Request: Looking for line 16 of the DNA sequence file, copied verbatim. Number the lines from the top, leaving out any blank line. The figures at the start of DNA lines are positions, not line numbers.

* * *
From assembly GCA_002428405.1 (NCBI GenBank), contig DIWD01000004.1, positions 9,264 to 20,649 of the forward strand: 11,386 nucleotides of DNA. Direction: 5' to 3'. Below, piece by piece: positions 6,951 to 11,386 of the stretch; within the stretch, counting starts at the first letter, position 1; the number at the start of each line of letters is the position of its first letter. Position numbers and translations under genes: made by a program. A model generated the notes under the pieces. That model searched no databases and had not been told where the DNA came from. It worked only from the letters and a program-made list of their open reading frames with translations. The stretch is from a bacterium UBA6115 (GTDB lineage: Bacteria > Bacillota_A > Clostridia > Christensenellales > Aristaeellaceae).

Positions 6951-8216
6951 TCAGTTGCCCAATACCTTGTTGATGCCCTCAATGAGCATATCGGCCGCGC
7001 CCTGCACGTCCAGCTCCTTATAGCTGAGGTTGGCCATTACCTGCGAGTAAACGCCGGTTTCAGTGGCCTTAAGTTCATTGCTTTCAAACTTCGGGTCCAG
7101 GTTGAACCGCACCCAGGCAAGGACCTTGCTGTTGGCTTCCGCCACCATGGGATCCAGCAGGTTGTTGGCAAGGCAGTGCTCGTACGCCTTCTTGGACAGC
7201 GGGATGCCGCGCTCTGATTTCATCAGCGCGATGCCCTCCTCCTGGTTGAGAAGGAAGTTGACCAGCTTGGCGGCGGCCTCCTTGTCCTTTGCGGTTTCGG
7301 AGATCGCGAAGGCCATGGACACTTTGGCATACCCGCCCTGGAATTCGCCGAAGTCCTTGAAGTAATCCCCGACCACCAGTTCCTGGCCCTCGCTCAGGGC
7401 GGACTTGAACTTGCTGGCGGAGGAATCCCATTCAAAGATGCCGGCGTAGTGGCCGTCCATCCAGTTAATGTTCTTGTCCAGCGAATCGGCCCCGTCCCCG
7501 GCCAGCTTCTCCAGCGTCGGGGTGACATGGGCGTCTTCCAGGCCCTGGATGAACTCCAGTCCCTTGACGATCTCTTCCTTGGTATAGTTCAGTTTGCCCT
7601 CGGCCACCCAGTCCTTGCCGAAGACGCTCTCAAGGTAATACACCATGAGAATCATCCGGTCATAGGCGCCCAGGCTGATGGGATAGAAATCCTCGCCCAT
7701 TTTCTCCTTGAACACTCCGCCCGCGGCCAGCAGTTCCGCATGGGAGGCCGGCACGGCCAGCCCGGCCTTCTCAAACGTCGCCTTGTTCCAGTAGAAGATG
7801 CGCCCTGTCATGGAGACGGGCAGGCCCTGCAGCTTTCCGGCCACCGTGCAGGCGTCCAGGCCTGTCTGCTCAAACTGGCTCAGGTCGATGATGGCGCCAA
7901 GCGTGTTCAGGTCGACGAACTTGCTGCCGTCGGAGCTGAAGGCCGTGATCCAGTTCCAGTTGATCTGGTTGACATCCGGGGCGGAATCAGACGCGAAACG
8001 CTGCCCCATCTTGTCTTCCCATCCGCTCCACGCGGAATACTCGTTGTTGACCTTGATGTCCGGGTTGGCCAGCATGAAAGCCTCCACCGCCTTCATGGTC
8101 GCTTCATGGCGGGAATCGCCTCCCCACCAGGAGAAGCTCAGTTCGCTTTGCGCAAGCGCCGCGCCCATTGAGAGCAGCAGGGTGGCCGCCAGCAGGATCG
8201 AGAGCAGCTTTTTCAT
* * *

8201 AGAGCAGCTTTTTCAT